continuing heroine of mine, shirley chism. she had been discriminated against more as a woman than as an african-american. and that in part she ran for president because she was a woman, because she wanted to pick that statement. and i -- make that statement. and i think what i've gathered from that statement by the congresswoman is that we must understand as women as we night in this political sphere -- as we fight in this political sphere that there will be that ongoing discrimination, but that's no reason to go back to corner and not try. , and in fact, there were some interesting comments chism made after she lost saying i made a statement, i asserted a set of beliefs, i showed a woman could do it. we have had other women follow her. and so i wanted to communicate
that idea as well that there's no sense in being afraid and holding back. so i concluded that this book would kind of be, to speak colloquially from my hometown of chicago, it would say what time it is. and it would say what time it is for women who want to be public leaders and influential voices. i want to tell you a little bit more about the book, and i'll read several excerpts, but i wanted to just say briefly about why i felt i was the person to write this book. because i think any number of women have had a great deal of experience and could also write the book. but what i concluded was that having been both a public official for many years and a leader of women's advocacy organizations for my whole adult life that i understood that, so
to speak, insider drill. that once you're in that office where those decisions are made, how that works. but what i also realized at the same time is that i'm really a person who identifies as her heroes the women and the men beating down the door to get inside. and that that was the perspective that i wanted to bring because i think if we are to move beyond the numbers we now have in congress, as wonderful as they are, that we have to beat some doors down, and we really have to work hard to encourage women to run. so i thought, well, i'm no longer a public official, i'm no longer running an organization. i continue as an advocate as i always have been. and so let me take a try at this. the other thing is as i've thought about it, i thought about the women who have remained as heroes and i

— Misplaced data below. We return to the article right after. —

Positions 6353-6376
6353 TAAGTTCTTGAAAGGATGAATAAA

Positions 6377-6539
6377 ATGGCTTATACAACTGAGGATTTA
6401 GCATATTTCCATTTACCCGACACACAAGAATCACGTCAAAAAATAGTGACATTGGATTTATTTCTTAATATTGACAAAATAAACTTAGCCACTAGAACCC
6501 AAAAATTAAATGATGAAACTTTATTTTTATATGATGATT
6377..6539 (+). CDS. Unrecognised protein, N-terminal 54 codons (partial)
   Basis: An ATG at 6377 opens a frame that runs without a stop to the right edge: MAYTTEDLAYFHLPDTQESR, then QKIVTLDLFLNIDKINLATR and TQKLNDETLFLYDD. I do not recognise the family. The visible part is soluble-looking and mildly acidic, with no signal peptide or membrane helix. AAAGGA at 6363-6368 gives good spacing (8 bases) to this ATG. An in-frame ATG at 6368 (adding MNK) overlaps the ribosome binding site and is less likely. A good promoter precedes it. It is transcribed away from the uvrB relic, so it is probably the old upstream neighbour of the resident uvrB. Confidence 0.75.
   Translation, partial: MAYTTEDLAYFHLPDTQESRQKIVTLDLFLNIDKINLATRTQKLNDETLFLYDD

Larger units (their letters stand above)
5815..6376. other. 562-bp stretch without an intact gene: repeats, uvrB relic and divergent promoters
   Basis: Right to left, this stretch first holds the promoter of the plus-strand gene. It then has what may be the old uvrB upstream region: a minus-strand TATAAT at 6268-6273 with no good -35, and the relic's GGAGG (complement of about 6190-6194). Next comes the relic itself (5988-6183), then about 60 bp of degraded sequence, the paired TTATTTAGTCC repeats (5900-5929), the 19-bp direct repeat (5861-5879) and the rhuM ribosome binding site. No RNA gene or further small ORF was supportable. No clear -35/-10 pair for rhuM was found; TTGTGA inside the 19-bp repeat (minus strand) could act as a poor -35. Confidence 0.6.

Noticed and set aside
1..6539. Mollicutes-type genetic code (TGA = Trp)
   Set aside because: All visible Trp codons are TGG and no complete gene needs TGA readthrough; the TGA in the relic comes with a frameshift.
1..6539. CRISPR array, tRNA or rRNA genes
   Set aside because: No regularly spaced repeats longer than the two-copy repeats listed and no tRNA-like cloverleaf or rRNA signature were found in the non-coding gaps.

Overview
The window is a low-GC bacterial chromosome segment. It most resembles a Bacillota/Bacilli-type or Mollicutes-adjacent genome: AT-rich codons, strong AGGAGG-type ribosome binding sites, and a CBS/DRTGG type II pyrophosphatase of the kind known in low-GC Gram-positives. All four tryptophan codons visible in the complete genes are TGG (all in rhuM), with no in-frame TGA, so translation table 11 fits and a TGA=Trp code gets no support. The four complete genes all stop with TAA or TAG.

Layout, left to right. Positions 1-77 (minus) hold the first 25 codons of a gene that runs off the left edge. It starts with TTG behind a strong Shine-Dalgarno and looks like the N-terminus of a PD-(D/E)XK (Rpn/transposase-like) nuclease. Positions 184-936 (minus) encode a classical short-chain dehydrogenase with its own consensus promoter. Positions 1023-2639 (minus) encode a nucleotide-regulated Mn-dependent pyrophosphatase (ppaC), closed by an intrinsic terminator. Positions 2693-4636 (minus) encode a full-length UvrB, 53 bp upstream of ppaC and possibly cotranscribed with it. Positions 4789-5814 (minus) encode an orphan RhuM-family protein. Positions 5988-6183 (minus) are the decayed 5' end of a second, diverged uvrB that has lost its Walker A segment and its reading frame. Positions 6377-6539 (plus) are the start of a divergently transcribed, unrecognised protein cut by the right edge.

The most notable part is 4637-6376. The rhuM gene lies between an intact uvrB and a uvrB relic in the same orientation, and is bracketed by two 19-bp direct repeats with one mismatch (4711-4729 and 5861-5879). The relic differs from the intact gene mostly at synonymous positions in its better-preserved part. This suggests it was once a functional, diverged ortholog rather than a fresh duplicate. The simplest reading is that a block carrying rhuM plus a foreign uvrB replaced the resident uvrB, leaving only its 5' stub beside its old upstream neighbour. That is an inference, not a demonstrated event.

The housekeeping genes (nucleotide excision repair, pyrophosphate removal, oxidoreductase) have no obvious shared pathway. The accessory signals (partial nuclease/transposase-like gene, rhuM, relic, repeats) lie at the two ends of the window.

inspirational people for me as i've done my work in this realm. and i realize in addition to chism, i thought about jane adams, i thought about ida b. wells, and i realize that none of these women ever minced words, none of them shrunk from a fight, and most important, they stayed true to their heart's beat. and i think that that's the other really important piece of why i was impelled to write the book. i want other women -- and we all do the best we can, sometimes we falter -- but we do try to stay true to our heart's beat. i want to -- i should take this out. i want to share with you several excerpts, as i mentioned, but